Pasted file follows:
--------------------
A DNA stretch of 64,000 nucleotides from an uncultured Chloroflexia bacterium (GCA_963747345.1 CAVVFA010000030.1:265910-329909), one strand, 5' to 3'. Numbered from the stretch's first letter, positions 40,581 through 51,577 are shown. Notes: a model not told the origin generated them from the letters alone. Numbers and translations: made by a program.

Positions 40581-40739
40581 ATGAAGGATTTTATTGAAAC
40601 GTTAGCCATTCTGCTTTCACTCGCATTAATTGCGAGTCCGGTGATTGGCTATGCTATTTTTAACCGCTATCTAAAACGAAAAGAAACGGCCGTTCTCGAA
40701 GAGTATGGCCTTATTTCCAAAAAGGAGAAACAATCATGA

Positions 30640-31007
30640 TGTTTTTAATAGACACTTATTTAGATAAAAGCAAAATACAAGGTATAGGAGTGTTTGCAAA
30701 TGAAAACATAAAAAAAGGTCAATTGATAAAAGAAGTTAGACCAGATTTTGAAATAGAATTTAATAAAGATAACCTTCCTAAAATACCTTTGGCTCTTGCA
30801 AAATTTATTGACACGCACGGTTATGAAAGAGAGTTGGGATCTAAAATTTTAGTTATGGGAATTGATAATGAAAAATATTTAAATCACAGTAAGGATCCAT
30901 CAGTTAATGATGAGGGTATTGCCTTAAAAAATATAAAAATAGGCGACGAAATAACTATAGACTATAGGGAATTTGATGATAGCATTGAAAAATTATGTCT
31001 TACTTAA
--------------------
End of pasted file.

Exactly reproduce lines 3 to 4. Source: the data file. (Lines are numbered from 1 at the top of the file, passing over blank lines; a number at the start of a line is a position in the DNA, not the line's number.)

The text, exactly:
40581 ATGAAGGATTTTATTGAAAC
40601 GTTAGCCATTCTGCTTTCACTCGCATTAATTGCGAGTCCGGTGATTGGCTATGCTATTTTTAACCGCTATCTAAAACGAAAAGAAACGGCCGTTCTCGAA